DeVaux v. American Home Assurance Co.
Massachusetts Supreme Judicial Court
444 N.E.2d 355 (1983)
Loretta DeVaux (plaintiff) fell while entering a store, injuring a spinal disc. DeVaux had previously worked with attorney Frank McGee (defendant) and called his office to get legal advice about the fall. McGee’s secretary told DeVaux to write a letter to McGee. The secretary also told DeVaux to write a letter to the store and arranged a medical exam for DeVaux. DeVaux wrote a letter asking McGee to give her legal advice and hand delivered it to the secretary. However, the secretary misfiled the letter, and McGee never saw it. Although DeVaux never visited McGee’s office to follow up, she occasionally called his office to ask about the matter. DeVaux was told that her calls would be returned, but they never were. Approximately three years after the fall, McGee discovered DeVaux’s letter. By that time, the statute of limitations had expired on DeVaux’s claim against the store. DeVaux filed a malpractice claim against McGee for missing the deadline. McGee’s insurance company, American Home Assurance Company (defendant), was added as a defendant. McGee moved to dismiss the claim, arguing that he had not formed an attorney-client relationship with DeVaux regarding the fall until he found the letter. Because McGee was not DeVaux’s attorney when the statute of limitations expired, McGee argued, he could not have committed malpractice by missing the deadline. The trial court granted the motion and dismissed DeVaux’s claim. DeVaux appealed.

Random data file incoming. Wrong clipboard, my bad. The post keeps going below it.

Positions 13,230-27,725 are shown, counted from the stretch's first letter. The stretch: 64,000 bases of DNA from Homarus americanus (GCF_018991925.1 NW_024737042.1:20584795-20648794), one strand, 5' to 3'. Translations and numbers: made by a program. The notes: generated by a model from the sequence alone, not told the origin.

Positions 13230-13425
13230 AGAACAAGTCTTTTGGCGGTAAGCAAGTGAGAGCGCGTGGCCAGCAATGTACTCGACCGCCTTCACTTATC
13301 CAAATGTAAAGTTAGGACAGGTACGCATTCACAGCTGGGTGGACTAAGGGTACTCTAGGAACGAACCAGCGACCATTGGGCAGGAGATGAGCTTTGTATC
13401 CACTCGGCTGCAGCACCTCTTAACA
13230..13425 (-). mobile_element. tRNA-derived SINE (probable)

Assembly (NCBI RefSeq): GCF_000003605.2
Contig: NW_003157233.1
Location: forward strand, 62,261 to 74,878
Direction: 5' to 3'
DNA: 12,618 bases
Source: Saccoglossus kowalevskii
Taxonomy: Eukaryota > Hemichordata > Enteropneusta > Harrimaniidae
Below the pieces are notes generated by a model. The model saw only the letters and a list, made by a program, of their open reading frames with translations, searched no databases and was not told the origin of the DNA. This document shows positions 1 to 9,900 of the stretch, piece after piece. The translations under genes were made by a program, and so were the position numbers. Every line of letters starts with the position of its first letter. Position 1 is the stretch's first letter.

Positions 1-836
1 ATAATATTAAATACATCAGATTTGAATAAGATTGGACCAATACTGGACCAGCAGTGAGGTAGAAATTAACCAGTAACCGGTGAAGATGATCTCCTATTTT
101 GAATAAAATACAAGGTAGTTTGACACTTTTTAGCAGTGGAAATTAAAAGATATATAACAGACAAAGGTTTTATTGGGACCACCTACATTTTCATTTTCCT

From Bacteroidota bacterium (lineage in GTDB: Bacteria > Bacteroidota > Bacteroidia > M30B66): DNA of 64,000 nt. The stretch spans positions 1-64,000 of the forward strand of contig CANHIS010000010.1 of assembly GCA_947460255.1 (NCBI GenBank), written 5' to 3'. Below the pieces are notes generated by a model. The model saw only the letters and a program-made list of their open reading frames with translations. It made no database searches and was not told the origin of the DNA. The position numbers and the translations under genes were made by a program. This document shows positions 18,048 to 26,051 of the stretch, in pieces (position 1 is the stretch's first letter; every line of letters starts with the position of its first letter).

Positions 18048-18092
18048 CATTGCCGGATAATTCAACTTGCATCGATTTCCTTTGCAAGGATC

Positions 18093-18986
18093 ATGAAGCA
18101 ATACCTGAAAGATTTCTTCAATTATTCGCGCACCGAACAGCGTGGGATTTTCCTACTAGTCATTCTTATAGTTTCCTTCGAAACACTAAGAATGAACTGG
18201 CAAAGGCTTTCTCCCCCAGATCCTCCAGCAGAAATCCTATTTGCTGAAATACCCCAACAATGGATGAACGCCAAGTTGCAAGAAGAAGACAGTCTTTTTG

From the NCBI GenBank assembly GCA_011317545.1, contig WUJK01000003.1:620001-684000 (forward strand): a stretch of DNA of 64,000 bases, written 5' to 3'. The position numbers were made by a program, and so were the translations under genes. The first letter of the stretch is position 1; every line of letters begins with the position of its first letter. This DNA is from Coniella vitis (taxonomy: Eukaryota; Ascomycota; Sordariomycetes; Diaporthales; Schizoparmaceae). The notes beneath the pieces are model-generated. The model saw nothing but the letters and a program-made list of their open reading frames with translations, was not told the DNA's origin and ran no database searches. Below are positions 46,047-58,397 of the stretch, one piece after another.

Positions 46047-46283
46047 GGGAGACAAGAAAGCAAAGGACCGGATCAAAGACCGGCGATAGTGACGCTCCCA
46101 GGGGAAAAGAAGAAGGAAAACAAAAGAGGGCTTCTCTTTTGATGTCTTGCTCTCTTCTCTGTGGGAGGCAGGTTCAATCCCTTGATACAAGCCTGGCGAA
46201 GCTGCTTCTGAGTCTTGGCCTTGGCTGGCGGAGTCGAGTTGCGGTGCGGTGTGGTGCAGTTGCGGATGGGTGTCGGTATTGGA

Rule of Law
Holding and Reasoning (Abrams, J.)
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